The asymmetry of divisions, where each conference had two divisions with five teams and one division with four, got resolved by determining the two 5th-place finishers in both conferences play each other twice the following year. If you never noticed this, it may be because Seattle’s schedule history shows it otherwise only ever played pairs of interdivisional games against the Colts in 1994 and the Jets in 1981. In 1982, when the Seahawks also came off a last-place finish, a player strike shortened the season leaving divisional rivals the Denver Broncos the only team Seattle played twice. After 1994, when two more expansion teams evened the divisions, the practice stopped.
In a way it’s actually a nice reminder that the Seahawks, perceived from most national perspectives as (until recently) a perpetually sad sack franchise, finished in last place only seven times in their 40-year history—not at all in the last 20 years, not since going 7-9 in 1996. And not even though the likelihood should be higher after the NFL split into four-team divisions in 2002 (bless you Rams!). However to be fair, the Patriots technically finished 5th place at 8-8 in Carroll’s last year in 1999. So what the hell does last place even mean?
November 20 – Philadelphia Eagles
I laughed out loud last week listening to the 3000 NFL Mock Draft podcast when Rob Staton described a scene where Sam Bradford, in a display of dramatic bitterness after the Eagles traded for position to draft Carson Wentz, "flies back to Oklahoma." I still find it funny! Why is it funny? I think it’s because something seems incongruous about folks in Oklahoma flying airplanes.
But this is crazy. People in the country fly in airplanes more than you and I do, probably. That’s because things are far apart in the country. Folks from the country may not fly from coast to coast, but they fly from here to there. I mean maybe this has changed some since the development of highway systems, but my grandfather (grew up in Everett) tells me of a time when he was managing a farm owned by his father-in-law in Georgia in the 1950s. They had a little airplane that could travel the long distances needed once a week for … fresh farm supplies or whatever. One day, my grandpa says, he asked a farmhand if he wanted to come along. "Well, no sir, I don’t," the farmhand says. "What’s the matter?" my grandpa says, "You’re afraid the plane is going to crash?" "Why, yes—yes sir I am," says the farmhand. "Well," my grandpa says, "when your time comes, your time comes." "Yes sir, I know that," says the farmhand. "But I don’t want to be up there when your time comes."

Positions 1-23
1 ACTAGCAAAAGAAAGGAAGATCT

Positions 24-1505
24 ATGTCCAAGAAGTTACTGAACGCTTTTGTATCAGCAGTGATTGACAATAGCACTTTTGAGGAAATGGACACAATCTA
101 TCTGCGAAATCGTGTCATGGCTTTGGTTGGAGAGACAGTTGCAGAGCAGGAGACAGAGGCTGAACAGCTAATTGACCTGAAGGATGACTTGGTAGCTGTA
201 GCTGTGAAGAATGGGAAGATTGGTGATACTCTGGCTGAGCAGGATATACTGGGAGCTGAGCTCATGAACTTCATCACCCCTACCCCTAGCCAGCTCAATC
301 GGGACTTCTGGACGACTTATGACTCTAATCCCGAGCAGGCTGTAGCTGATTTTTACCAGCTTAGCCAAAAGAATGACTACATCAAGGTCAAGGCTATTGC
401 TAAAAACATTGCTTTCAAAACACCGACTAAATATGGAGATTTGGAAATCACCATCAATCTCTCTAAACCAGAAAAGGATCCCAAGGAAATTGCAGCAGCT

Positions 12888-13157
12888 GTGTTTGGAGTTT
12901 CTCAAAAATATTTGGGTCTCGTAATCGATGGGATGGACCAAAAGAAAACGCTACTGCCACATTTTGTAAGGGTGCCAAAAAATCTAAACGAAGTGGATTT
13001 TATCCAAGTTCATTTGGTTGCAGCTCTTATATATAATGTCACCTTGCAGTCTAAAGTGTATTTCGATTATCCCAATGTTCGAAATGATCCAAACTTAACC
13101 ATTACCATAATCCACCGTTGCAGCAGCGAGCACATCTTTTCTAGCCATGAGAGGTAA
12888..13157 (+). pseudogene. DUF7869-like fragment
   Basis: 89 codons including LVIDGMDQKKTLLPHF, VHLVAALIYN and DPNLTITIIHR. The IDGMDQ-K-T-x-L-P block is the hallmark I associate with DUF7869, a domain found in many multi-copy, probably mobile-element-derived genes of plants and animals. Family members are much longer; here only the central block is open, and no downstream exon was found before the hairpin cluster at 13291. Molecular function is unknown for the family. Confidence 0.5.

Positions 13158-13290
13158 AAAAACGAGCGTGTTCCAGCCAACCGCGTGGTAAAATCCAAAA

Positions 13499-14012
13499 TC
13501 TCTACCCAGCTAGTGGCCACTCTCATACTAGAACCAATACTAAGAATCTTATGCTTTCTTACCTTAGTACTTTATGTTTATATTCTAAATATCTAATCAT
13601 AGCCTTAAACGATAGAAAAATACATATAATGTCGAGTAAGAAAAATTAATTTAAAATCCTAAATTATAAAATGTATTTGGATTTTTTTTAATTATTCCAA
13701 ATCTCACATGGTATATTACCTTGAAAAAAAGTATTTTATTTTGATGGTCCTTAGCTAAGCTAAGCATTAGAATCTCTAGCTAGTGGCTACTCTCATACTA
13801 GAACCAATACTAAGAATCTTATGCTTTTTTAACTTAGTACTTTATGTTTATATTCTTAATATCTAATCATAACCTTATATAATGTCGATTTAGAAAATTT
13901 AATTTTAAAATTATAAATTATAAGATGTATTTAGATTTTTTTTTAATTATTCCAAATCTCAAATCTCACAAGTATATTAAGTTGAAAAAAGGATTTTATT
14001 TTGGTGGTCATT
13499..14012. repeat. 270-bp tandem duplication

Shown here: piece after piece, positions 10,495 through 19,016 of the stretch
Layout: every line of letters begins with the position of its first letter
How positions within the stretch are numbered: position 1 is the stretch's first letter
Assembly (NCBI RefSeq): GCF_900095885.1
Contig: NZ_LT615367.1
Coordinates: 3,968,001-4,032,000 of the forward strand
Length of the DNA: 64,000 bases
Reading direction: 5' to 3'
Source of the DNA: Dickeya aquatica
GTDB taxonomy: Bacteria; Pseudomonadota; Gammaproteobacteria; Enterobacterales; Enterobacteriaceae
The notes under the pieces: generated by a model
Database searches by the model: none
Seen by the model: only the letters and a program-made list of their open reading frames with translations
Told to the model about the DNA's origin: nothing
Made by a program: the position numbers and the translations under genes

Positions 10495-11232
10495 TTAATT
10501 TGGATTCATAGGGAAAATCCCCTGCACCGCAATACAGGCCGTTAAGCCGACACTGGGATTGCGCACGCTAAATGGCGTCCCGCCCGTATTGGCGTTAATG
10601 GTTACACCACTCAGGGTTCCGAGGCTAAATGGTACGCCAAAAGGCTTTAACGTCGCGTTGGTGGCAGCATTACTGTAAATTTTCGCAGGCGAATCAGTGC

November 27 – Tampa Bay Buccaneers
Speaking of expansion mates, Seattle leads the Buccaneers 8-4 all time head to head. Seattle has 74 more wins in franchise history than Tampa (not counting playoffs; the Seahawks also crush the Bucs 15-6 in playoff wins). Seattle’s current quarterback is less than 50 yards behind Tampa Bay’s passing yards leader (Vinny Testaverde). Seattle’s just-retired running back is more than 3,000 yards ahead of Tampa Bay’s rushing yards leader (James Wilder). Seattle has had three receivers with more yards and catches than Tampa Bay’s leading receiver (Mark Carrier). Seattle’s current coach has more wins than Tampa Bay’s all-time leader (Jon Gruden). And it still shivers me timbers that the lowlife Buccaneers both appeared in and won a Super Bowl before the Seahawks did.
December 24 – Arizona Cardinals
Seattle is 2-3 on Christmas Eve in its history, and 5-6 on Saturdays. The Seahawks have never played on Christmas.